If your dog has bloody diarrhea with a jelly-like consistency, they may have hemorrhagic gastroenteritis. Other signs of the condition include lethargy and vomiting.
Diarrhea is one of the most common reasons pet parents take their furry friends to the vet. But not every case of diarrhea requires a visit to the vet. If your dog is doing regular physical activity, is eating fine, and appears bright, you don't necessarily have to take them to a vet.
But if the symptoms become severe or last beyond 24 hours, you should schedule a visit to the vet.
Because hemorrhagic gastroenteritis dehydrates your dog rapidly, it's essential to seek medical attention right away. Pets with HGE may become extremely sick in just 12 hours. If proper treatment is not provided, they may go into shock, or even die.
What Is HGE in Dogs?
HGE is diarrhea in dogs characterized by a jelly-like consistency and a large amount of black or red blood. The condition affects dogs more than cats.
All dogs are prone to developing HGE, regardless of their age, size, and breed. But small dogs are at a higher risk. Dogs who have a medical history of stomach sensitivity are also more likely to experience HGE frequently.
What Are the Causes of Hemorrhagic Gastroenteritis in Dogs?
HGE is an idiopathic disease, which means its exact cause is not known.
Most veterinary clinics report higher instances of HGE during the holiday season. It's probably due to the easy availability of human treats during that time of the year, because your friends and family are more likely to feed your pet something from the table.
If your dog has a habit of raiding leftovers in the kitchen or getting into the trash can, they are at a high risk of developing the condition.
HGE may also be a result of toxins or immune-mediated diseases, which are illnesses caused due to disturbances in the immune system. In some cases, hyperactivity, anxiety, and stress may contribute to your pet's condition.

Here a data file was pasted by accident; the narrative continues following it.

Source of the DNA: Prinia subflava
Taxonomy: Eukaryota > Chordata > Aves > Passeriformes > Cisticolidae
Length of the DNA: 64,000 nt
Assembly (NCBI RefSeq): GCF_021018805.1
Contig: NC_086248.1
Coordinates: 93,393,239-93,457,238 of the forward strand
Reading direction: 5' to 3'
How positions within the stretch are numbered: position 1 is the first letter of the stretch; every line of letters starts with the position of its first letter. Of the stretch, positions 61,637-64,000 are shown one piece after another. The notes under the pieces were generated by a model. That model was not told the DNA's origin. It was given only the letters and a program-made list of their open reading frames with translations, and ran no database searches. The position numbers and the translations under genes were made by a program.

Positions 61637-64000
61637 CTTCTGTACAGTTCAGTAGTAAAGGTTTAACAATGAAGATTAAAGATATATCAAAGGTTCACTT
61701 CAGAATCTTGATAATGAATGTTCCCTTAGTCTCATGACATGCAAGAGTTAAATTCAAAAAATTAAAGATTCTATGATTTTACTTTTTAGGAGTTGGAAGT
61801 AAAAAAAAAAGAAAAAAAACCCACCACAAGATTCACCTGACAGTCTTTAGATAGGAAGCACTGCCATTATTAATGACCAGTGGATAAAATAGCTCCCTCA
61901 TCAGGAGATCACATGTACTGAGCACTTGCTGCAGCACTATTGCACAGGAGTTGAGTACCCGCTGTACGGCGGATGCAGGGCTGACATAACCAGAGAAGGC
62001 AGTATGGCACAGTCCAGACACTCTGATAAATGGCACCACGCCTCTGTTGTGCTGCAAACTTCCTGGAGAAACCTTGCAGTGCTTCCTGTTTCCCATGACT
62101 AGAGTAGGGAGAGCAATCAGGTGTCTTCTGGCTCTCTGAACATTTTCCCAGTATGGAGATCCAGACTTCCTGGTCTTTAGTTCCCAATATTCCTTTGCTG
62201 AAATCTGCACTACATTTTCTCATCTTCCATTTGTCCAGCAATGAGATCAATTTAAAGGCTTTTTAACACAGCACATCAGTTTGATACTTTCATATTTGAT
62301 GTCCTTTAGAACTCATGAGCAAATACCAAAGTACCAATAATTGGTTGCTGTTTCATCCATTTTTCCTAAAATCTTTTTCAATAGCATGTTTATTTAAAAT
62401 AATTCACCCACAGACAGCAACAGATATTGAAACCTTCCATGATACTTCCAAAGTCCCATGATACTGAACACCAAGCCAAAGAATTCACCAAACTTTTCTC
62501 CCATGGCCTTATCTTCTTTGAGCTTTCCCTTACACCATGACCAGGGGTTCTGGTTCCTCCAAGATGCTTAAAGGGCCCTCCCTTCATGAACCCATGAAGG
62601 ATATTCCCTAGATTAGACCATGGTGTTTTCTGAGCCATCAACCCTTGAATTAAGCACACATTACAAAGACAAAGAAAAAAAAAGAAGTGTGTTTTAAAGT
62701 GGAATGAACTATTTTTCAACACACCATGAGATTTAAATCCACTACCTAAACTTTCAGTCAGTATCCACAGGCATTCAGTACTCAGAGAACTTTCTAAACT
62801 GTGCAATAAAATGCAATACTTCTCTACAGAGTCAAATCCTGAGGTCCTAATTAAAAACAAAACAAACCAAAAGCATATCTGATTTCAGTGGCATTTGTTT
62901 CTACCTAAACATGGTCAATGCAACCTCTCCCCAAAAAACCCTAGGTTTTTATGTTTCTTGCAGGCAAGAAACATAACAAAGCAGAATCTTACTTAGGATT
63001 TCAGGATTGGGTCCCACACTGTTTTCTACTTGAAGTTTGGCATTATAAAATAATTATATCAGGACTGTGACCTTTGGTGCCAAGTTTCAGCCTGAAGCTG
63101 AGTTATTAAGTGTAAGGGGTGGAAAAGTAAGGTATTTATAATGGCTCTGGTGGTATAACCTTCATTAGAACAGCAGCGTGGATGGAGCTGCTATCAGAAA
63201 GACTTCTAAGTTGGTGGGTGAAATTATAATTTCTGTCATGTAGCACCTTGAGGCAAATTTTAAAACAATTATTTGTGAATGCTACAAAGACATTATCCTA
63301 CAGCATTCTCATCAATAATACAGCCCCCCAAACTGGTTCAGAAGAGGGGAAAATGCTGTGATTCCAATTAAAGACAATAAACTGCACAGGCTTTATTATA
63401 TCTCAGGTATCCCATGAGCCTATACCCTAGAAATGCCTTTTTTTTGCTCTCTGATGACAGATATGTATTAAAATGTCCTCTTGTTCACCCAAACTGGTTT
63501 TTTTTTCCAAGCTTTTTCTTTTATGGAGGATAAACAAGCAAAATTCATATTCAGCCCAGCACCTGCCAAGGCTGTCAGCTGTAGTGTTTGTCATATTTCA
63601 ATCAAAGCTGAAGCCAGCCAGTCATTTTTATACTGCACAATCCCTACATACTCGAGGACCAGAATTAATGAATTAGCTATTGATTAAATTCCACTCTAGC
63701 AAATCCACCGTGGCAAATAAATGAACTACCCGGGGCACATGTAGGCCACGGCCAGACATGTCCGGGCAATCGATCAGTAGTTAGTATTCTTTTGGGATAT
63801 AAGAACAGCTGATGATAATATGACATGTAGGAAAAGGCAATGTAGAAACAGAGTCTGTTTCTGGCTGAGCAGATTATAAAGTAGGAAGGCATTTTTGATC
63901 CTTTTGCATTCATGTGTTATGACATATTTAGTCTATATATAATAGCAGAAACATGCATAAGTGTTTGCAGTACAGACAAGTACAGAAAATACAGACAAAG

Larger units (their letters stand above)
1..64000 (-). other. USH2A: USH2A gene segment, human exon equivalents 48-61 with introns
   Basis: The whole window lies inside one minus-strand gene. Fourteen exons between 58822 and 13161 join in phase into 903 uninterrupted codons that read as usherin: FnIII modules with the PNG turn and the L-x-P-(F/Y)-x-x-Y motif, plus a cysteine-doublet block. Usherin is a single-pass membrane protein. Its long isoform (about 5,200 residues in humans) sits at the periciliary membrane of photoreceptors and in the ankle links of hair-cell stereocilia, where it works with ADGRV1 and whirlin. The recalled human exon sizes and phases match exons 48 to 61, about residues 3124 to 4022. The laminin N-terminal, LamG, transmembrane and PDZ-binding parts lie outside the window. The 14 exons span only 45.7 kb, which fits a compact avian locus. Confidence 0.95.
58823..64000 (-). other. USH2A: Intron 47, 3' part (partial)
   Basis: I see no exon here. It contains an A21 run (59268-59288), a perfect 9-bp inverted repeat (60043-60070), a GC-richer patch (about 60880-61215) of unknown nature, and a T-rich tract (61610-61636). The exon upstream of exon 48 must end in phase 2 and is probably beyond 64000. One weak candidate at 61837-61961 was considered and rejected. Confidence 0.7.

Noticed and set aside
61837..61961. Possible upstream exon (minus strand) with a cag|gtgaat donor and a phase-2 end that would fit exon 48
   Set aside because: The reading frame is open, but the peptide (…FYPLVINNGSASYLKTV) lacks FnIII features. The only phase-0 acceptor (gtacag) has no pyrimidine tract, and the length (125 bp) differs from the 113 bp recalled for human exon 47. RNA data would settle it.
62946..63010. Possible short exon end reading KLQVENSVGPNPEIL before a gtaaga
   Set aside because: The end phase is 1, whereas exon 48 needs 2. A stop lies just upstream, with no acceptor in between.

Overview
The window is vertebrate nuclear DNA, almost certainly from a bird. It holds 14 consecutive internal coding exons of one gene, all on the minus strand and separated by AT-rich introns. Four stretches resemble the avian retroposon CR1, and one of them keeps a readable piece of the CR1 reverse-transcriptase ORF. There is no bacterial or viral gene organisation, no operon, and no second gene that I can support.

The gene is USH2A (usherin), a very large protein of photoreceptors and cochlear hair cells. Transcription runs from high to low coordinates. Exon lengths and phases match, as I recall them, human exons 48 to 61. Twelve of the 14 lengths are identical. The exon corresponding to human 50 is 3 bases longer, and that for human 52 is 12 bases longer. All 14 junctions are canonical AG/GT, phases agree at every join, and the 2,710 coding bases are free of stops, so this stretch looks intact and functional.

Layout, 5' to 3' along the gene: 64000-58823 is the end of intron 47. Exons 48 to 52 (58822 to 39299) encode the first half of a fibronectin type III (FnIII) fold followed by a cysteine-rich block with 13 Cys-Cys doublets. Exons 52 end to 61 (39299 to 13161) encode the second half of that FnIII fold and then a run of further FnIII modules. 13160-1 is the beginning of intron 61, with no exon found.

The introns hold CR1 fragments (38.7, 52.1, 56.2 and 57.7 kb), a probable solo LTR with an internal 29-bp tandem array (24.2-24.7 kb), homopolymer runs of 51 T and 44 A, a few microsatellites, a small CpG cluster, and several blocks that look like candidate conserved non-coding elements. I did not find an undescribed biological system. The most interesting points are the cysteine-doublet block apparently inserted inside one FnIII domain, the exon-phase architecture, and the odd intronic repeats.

Some other causes of HGE may be:
- Foreign bodies
- Intestinal parasites and bacteria
- Coagulation disorder, a condition in which the blood does not clot properly
- Ulcers in the stomach or intestine
Although it's hard to point to a specific cause of HGE in dogs, it's essential to know that dogs who are affected once may be more likely to experience the condition in the future.
What Are the Symptoms of Hemorrhagic Gastroenteritis in Dogs?
Hemorrhagic gastroenteritis in dogs progresses rapidly, so you'll start seeing the symptoms in your dog quickly, including:
- Diarrhea containing gut lining and blood
- Vomiting (may also contain blood)
- Pale gums
- Reduced appetite
- Low energy levels or lethargy
The health of dogs with HGE deteriorates quickly. You should take your dog to a vet right away if they are exhibiting the symptoms of HGE.
How Is Hemorrhagic Gastroenteritis in Dogs Diagnosed?
Your vet will diagnose your dog with HGE by conducting a packed cell volume (PCV) blood test. If the test results show a level higher than 55%, it's a sign of concern. The normal level of the PCV/HCT is 37% to 55%.
The vet may also perform other diagnostic tests, such as fecal testing and X-rays, to rule out other conditions that cause similar symptoms. These include pancreatitis and the parvovirus.
What Is the Treatment for Hemorrhagic Gastroenteritis in Dogs?
Dogs with HGE often have to spend a day at the hospital. The vet will administer large amounts of fluids to your dog through an intravenous catheter. Your canine friend will also be given antibiotics and medications to prevent nausea.
After performing fluid therapy, which is the transfer of fluids to your dog's body, the vet will monitor your dog's PCV and electrolyte levels.
Intravenous fluid therapy is essential in the treatment of dogs with HGE. If your dog is not given aggressive fluid therapy, they will become more dehydrated, which can lead to an increasing PCV and eventually a thickening of the blood. Over time, the blood could become so thick that its flow slows down in the blood vessels.
If the disease progresses to this stage, your dog may develop disseminated intravascular coagulation. This is a clotting disorder that could potentially be fatal because it's often impossible to reverse. If your dog is showing symptoms of HGE, you should take them to a vet right away.